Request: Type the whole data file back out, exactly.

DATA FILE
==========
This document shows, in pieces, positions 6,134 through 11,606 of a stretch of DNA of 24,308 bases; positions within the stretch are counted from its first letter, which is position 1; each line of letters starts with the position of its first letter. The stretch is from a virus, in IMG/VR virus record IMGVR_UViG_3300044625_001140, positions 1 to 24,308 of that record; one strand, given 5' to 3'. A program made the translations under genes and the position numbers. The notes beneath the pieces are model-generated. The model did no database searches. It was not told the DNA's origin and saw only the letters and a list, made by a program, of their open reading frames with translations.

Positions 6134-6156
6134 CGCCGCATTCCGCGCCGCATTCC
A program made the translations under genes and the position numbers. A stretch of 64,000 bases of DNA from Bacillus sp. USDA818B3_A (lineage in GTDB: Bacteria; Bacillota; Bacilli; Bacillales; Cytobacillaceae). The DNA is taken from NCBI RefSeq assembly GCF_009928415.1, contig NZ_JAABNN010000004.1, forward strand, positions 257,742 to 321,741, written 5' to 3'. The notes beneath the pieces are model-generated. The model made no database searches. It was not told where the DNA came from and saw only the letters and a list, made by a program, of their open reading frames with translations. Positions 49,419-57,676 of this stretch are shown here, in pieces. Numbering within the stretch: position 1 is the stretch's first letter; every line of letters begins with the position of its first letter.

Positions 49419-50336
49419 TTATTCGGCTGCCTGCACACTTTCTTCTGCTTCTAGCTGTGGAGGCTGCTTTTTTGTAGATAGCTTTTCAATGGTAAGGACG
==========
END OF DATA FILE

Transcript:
This document shows, in pieces, positions 6,134 through 11,606 of a stretch of DNA of 24,308 bases; positions within the stretch are counted from its first letter, which is position 1; each line of letters starts with the position of its first letter. The stretch is from a virus, in IMG/VR virus record IMGVR_UViG_3300044625_001140, positions 1 to 24,308 of that record; one strand, given 5' to 3'. A program made the translations under genes and the position numbers. The notes beneath the pieces are model-generated. The model did no database searches. It was not told the DNA's origin and saw only the letters and a list, made by a program, of their open reading frames with translations.

Positions 6134-6156
6134 CGCCGCATTCCGCGCCGCATTCC
A program made the translations under genes and the position numbers. A stretch of 64,000 bases of DNA from Bacillus sp. USDA818B3_A (lineage in GTDB: Bacteria; Bacillota; Bacilli; Bacillales; Cytobacillaceae). The DNA is taken from NCBI RefSeq assembly GCF_009928415.1, contig NZ_JAABNN010000004.1, forward strand, positions 257,742 to 321,741, written 5' to 3'. The notes beneath the pieces are model-generated. The model made no database searches. It was not told where the DNA came from and saw only the letters and a list, made by a program, of their open reading frames with translations. Positions 49,419-57,676 of this stretch are shown here, in pieces. Numbering within the stretch: position 1 is the stretch's first letter; every line of letters begins with the position of its first letter.

Positions 49419-50336
49419 TTATTCGGCTGCCTGCACACTTTCTTCTGCTTCTAGCTGTGGAGGCTGCTTTTTTGTAGATAGCTTTTCAATGGTAAGGACG